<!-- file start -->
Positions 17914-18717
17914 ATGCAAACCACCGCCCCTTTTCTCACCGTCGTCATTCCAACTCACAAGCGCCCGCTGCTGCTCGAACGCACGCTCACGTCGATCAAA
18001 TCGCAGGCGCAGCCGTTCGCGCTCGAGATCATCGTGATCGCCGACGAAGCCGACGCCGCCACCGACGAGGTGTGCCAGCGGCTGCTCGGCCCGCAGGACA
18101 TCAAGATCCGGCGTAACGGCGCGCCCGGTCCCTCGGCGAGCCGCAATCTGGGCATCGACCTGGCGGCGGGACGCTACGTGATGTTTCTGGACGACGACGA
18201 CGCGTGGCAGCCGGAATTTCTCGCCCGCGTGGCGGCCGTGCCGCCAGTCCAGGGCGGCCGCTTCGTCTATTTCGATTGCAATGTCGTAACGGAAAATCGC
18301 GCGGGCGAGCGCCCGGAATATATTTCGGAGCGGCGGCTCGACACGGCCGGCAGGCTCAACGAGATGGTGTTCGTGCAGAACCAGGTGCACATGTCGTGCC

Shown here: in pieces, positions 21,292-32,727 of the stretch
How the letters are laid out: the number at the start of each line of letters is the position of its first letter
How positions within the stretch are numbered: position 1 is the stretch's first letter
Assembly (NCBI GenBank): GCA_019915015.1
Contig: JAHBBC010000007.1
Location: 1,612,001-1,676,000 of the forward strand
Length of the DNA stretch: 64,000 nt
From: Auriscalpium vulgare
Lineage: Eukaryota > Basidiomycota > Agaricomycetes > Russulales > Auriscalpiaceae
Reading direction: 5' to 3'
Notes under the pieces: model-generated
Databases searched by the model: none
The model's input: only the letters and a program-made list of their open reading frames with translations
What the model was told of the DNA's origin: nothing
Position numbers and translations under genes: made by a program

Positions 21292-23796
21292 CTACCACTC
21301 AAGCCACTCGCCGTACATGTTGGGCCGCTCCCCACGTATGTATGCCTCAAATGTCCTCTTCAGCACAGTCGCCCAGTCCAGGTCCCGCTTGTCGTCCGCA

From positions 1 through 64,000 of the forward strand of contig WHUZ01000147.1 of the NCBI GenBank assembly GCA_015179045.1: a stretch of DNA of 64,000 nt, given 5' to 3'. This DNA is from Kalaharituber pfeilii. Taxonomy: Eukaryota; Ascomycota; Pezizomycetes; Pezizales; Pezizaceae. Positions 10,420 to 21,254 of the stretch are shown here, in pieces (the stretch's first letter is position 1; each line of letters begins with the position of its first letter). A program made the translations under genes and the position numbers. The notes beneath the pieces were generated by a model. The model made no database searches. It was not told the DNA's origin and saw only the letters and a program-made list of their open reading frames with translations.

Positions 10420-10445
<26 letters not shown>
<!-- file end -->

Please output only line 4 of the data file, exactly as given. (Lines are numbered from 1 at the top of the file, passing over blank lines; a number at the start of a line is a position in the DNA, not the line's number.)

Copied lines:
18101 TCAAGATCCGGCGTAACGGCGCGCCCGGTCCCTCGGCGAGCCGCAATCTGGGCATCGACCTGGCGGCGGGACGCTACGTGATGTTTCTGGACGACGACGA